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Author Topic: Why are there only antibiotics for bacteria and none for viruses?  (Read 5475 times)

Ellingson, Kenneth L

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Ellingson, Kenneth L  asked the Naked Scientists:

Chris

Why are there only antibiotics for bacteria and none for viruses?

Knute Ellingson, Chicago

What do you think?


 

Offline backgroundwhitenoise

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Well the very word antibiotic suggests its corallation to bacteria, its anti bacterial it works against bacteria, just like you might find in yogurts probiotics, it means it supports bacterial culture. Antibiotics are just like poisons for bacteria, i know viruses are fought by antibodies in the white blood cells. We give vaccines to people to defend against viruses, the vaccines are just dead or weakened forms of the virus, this gets the body to make antibodies against the injected vaccine and therefore the virus its meant to protect against.

-backgroundwhitenoise
 

Offline RD

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There are anti-viral drugs. Anti-virals and anti-biotoics could both be described as antimicrobial.
 

Offline Pseudogene

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Specifically it is the mode of action that makes antibiotics bacterial specific.  They interrupt the development of the bacterial cell wall resulting in the lysis (death) of the bacterial cells.  In antibiotic resistant bacteria they have a slightly different enzyme that allows them to catalyse the antibiotic molecules thus negating their mode of action.

Anti-virals (IIRC) work by specifically stimulating an arm of the immune system that involves T-cells and antigen presenting cells.  It's like a little booster for your immune system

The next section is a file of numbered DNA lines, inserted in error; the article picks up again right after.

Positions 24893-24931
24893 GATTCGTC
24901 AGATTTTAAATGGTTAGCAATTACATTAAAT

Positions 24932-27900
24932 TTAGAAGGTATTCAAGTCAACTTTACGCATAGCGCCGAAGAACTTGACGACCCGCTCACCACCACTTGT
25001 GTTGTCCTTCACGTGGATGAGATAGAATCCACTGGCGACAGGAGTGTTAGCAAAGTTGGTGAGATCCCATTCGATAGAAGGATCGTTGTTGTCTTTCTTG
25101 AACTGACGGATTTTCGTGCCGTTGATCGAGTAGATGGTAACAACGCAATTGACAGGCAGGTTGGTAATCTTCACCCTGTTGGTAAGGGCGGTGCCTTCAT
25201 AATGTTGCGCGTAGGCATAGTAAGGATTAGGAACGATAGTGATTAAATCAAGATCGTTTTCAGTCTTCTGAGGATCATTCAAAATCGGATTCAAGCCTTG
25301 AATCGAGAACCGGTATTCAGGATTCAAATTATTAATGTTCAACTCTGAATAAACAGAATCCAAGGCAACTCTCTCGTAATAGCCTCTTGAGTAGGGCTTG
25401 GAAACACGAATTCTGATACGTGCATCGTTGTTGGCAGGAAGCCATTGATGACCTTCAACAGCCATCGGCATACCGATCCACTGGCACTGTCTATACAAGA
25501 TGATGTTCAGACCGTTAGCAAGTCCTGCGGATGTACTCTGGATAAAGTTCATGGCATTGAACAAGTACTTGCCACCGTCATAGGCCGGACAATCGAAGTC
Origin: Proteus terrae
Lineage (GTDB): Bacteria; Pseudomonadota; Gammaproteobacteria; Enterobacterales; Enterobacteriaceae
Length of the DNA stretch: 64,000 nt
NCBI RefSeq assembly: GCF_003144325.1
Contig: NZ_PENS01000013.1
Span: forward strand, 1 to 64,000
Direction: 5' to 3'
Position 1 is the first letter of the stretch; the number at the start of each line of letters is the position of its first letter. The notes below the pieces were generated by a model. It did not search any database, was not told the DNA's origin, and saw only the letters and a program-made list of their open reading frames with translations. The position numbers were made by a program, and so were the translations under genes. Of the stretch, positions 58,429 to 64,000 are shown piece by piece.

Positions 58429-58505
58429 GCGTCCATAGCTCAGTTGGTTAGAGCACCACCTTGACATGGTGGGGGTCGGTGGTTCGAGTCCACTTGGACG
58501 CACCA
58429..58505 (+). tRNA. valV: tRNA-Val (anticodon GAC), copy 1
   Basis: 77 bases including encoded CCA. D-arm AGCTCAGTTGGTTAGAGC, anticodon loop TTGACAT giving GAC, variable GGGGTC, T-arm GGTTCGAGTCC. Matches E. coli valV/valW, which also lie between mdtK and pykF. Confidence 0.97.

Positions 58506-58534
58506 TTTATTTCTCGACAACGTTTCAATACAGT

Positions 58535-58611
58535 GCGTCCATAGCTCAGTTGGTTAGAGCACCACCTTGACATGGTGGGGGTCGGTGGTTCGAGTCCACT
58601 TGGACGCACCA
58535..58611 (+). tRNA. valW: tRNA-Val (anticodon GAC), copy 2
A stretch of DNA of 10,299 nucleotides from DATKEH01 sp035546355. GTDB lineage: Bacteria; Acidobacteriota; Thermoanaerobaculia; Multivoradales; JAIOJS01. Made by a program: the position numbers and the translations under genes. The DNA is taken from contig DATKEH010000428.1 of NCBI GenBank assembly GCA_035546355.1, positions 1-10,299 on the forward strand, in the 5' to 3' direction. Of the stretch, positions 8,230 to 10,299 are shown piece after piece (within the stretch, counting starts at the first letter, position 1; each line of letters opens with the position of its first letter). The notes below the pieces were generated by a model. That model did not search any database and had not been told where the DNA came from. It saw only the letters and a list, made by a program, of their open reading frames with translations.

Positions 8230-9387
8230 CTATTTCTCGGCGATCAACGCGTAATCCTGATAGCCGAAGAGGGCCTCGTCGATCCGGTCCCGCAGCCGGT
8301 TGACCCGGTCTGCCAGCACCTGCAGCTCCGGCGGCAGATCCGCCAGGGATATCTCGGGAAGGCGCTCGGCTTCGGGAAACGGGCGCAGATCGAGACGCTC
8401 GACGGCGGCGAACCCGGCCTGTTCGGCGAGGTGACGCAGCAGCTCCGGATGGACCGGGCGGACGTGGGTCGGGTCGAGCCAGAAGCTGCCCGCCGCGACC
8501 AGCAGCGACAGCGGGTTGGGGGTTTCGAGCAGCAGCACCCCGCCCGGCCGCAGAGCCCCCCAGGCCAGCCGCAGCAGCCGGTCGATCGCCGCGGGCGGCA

Offline RD

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Anti-virals (IIRC) work by specifically stimulating an arm of the immune system that involves T-cells and antigen presenting cells.  It's like a little booster for your immune system

There are several types of anti-viral treatments, some of which do not involve stimulating the immune system,
e.g. preventing the virus entering cells by blocking receptors on the cell surface, or by interfering with virus replication.
« Last Edit: 15/10/2008 00:56:51 by RD »
 

Offline Pseudogene

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thanks for the clarification.
 

Offline Bored chemist

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Not all antibiotics work by preventing the growth of bacterial cell walls. Pebicilin and some related ones do but not all of them.
For example
Nonactin has been reported to specifically inhibit the processing of cytoplasmic precursor proteins destined for the mitochondria. It is able to uncouple the oxidative phosphorylation of mitochondria of rat liver in a low concentration, and can also carry cations across biological and artificial membranes
(ripped from Wiki)
 

Offline Pseudogene

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sorry, I meant penicillin based antibiotics.  I'm awful at this question answering.
 

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